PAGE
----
Then, immediately after the wedding, I threw myself into sewing a 1905 Suffragist ensemble to wear for Election Day only two weeks later. It was quite a challenge, because not only was this a new era for me so I had to build from the undergarments up, but I was also making it a maternity costume! I actually only sewed five of the pieces myself, choosing to outsource some of the undergarments and accessories to both make my workload smaller and to support women-owned small businesses as I'm sure our suffragist ancestors would have wanted. 

That's the only major sewing project I embarked on last year. I did some sewing for Sweet Pea - just everyday clothes - and made some vintage separates and one dress for myself. And I made Sweet Pea a Regency dress to wear to a socially-distanced picnic - the only in-person event I have attended since February. 

I had grand plans for making a whole wardrobe of maternity dresses from vintage patterns from the 1940s, but in the transition from old sewing room to new sewing room I lost three out of the four patterns I was planning to use! I did start on an ensemble from the one remaining pattern, but that got derailed when my husband was exposed to COVID at work and actually tested positive, although he never showed any symptoms. But suddenly we all had to quarantine from each other, and for two weeks between Thanksgiving and Christmas I had sole responsibility for a three-year-old 24/7 with no backup. Needless to say, I got nothing done. 

And then after Christmas we embarked on the next big household project - transforming a spare bedroom crammed full of overflow *stuff* from my sewing room, overflow from Jordan and Zöe's room, and just plain junk into a new bedroom for Sweet Pea. I still have not found space for all of my sewing room overflow, but her bedroom is adorable and she loves it! And we cleaned out our garage and shed, both of which had a lot of our junk on top of a lot of junk left behind by the previous owners of this house four years ago! (I saw "we," but as I'm heavily pregnant I really didn't do much physical moving of said junk. I just got to sort through all the stuff I decided was worth keeping.) 

We still need to finish prepping the nursery for the baby's arrival, as it has now become a staging area as I sort through all of the baby stuff I saved from Sweet Pea's infancy. Good news is I have plenty of clothes for the new little one!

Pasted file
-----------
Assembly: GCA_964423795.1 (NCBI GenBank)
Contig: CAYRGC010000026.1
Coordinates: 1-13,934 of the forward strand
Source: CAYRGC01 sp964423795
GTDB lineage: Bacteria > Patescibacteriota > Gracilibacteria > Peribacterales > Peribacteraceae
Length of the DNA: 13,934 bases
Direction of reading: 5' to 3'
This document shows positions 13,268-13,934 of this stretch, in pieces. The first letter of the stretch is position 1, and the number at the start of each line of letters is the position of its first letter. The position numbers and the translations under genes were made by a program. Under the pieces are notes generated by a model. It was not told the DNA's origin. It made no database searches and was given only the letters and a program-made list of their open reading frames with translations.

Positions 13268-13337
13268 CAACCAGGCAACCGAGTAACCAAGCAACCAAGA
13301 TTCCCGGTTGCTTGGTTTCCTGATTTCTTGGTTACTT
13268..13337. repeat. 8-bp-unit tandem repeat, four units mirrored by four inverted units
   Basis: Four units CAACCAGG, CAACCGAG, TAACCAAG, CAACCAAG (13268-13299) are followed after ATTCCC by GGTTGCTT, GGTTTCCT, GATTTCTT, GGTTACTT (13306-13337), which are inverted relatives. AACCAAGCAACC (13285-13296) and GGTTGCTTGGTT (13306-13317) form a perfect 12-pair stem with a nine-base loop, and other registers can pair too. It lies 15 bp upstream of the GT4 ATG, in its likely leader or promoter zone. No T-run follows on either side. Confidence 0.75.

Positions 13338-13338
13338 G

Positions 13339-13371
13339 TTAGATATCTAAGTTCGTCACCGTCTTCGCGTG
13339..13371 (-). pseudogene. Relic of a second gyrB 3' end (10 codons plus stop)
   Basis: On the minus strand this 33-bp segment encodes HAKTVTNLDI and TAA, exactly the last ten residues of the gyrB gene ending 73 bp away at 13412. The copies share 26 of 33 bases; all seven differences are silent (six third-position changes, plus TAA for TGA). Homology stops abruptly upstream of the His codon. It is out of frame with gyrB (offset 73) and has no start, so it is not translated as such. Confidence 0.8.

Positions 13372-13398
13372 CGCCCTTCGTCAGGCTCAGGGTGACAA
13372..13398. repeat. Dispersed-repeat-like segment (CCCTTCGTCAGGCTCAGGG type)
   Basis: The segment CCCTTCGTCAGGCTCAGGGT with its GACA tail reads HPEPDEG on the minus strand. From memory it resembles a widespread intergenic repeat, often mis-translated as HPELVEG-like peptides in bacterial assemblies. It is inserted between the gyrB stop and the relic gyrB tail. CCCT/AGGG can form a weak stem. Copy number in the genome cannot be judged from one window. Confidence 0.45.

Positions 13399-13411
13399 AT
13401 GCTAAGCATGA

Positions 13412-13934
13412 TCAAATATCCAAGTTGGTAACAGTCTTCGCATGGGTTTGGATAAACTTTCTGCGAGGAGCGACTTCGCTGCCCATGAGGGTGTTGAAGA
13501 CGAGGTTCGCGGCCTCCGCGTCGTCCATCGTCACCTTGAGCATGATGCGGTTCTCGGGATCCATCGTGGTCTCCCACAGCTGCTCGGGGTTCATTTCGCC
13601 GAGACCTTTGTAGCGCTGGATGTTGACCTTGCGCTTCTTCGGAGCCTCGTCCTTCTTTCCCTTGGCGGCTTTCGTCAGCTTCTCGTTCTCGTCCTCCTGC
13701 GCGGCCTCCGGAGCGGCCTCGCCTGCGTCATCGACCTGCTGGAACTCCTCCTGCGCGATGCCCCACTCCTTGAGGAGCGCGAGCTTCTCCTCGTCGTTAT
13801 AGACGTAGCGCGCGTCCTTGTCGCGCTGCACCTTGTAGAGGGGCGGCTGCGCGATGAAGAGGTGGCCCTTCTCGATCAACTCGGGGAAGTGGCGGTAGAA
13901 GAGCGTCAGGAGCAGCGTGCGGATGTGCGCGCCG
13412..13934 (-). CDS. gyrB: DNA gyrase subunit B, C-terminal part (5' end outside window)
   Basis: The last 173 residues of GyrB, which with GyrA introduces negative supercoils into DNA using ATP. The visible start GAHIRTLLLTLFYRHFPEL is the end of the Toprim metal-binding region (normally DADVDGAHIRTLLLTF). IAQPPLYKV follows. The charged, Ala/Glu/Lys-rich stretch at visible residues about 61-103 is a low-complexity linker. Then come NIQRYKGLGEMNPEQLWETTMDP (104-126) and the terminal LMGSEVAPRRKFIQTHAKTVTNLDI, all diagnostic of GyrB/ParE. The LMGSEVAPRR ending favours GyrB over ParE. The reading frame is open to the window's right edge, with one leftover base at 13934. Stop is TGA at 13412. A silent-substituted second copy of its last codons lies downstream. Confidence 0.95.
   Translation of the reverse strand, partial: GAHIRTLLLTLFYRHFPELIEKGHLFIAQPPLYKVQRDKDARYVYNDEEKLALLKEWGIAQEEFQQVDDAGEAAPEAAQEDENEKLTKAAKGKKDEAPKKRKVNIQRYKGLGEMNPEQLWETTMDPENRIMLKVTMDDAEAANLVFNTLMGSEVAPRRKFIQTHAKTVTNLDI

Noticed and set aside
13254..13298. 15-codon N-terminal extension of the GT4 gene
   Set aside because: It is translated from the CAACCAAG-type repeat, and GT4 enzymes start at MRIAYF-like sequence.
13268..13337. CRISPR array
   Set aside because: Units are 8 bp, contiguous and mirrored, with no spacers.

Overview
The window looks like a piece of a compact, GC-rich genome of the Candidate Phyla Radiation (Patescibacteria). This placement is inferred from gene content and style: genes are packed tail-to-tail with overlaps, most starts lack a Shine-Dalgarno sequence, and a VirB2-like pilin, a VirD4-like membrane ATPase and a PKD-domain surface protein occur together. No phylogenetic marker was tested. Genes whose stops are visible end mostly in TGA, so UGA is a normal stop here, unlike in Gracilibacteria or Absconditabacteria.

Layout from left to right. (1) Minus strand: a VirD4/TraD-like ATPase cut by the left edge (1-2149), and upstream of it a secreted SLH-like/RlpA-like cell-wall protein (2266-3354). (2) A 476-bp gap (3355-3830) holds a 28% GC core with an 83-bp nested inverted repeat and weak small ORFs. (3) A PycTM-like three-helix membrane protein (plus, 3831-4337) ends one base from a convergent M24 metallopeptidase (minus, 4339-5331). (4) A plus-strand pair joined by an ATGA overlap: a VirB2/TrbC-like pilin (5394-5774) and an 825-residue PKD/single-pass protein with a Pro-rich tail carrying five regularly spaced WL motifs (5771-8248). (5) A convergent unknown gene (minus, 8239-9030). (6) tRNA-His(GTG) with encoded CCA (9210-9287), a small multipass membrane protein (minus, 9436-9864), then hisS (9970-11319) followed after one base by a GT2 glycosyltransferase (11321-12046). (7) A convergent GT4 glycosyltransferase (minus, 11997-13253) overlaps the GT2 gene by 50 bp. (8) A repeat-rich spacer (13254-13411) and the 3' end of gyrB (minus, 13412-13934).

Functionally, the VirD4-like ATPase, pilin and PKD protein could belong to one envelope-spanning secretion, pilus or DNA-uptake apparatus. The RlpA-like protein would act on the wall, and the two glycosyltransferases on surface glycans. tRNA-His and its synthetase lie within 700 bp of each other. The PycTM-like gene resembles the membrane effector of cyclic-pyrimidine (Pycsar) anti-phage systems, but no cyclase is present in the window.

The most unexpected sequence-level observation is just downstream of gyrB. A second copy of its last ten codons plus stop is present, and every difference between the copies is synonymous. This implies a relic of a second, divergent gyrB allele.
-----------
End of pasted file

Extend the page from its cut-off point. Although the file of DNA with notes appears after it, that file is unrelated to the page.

All of this has left me little time to sew, and my sewing room is hardly in a usable state, with all the excess *stuff* that I haven't found room for. I have been going slightly mad from not being able to sew, but I've found little ways to use my creative energy here and there - cross-stitch embroidery, latch hook rug making, and crochet. But I'll get back into it soon (I hope), and inevitably have to find a new routine once the baby is born! And I'll try to get better about updating this blog and my YouTube channel, both of which have been sorely neglected in recent months. Stay tuned! 

Wednesday, September 23, 2020

RSV England Trip - Day Four: Portsmouth

Day Four - Friday, June 21 - took us to Portsmouth Historic Dockyard, where we could take self-guided tours of the HMS Victory, HMS Warrior, and Boathouse 4.  There were also harbor tours and, of course, a gift shop.  (The connection to Jane Austen being that she had brothers in the Royal Navy.)  

Feeling very nautical in front of the HMS Victory

Before we could join the group for the day's tour, we first had to pack up all our things and leave our beloved Elton House behind.  After our stop in Portsmouth we would be journeying on to Brighton for the next leg of our tour.  

For once I was early!  I was packed and ready, fully dressed in my Regency finery, and had time for breakfast AND some leisure sewing in the garden before we left to meet the coach for the day: